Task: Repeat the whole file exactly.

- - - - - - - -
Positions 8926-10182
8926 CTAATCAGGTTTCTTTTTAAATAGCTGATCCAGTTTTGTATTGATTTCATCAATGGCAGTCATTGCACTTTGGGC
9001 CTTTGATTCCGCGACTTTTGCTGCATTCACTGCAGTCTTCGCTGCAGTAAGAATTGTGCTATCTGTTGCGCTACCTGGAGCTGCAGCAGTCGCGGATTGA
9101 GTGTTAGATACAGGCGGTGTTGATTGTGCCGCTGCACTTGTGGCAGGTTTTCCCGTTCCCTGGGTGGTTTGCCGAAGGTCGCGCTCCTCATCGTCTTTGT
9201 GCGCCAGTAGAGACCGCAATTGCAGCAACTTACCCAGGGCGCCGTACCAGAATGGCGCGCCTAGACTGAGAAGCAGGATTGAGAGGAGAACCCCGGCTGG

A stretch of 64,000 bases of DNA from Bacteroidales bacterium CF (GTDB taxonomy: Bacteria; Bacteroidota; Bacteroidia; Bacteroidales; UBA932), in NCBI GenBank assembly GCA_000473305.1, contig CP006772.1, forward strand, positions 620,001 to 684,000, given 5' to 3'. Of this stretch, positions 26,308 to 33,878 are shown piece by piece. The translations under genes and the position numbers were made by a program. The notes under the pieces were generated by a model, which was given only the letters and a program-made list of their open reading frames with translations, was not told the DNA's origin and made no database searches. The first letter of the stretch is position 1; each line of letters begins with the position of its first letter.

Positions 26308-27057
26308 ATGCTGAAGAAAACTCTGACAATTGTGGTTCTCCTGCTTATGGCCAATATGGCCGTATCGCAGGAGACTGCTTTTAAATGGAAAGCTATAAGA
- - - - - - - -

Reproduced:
Positions 8926-10182
8926 CTAATCAGGTTTCTTTTTAAATAGCTGATCCAGTTTTGTATTGATTTCATCAATGGCAGTCATTGCACTTTGGGC
9001 CTTTGATTCCGCGACTTTTGCTGCATTCACTGCAGTCTTCGCTGCAGTAAGAATTGTGCTATCTGTTGCGCTACCTGGAGCTGCAGCAGTCGCGGATTGA
9101 GTGTTAGATACAGGCGGTGTTGATTGTGCCGCTGCACTTGTGGCAGGTTTTCCCGTTCCCTGGGTGGTTTGCCGAAGGTCGCGCTCCTCATCGTCTTTGT
9201 GCGCCAGTAGAGACCGCAATTGCAGCAACTTACCCAGGGCGCCGTACCAGAATGGCGCGCCTAGACTGAGAAGCAGGATTGAGAGGAGAACCCCGGCTGG

A stretch of 64,000 bases of DNA from Bacteroidales bacterium CF (GTDB taxonomy: Bacteria; Bacteroidota; Bacteroidia; Bacteroidales; UBA932), in NCBI GenBank assembly GCA_000473305.1, contig CP006772.1, forward strand, positions 620,001 to 684,000, given 5' to 3'. Of this stretch, positions 26,308 to 33,878 are shown piece by piece. The translations under genes and the position numbers were made by a program. The notes under the pieces were generated by a model, which was given only the letters and a program-made list of their open reading frames with translations, was not told the DNA's origin and made no database searches. The first letter of the stretch is position 1; each line of letters begins with the position of its first letter.

Positions 26308-27057
26308 ATGCTGAAGAAAACTCTGACAATTGTGGTTCTCCTGCTTATGGCCAATATGGCCGTATCGCAGGAGACTGCTTTTAAATGGAAAGCTATAAGA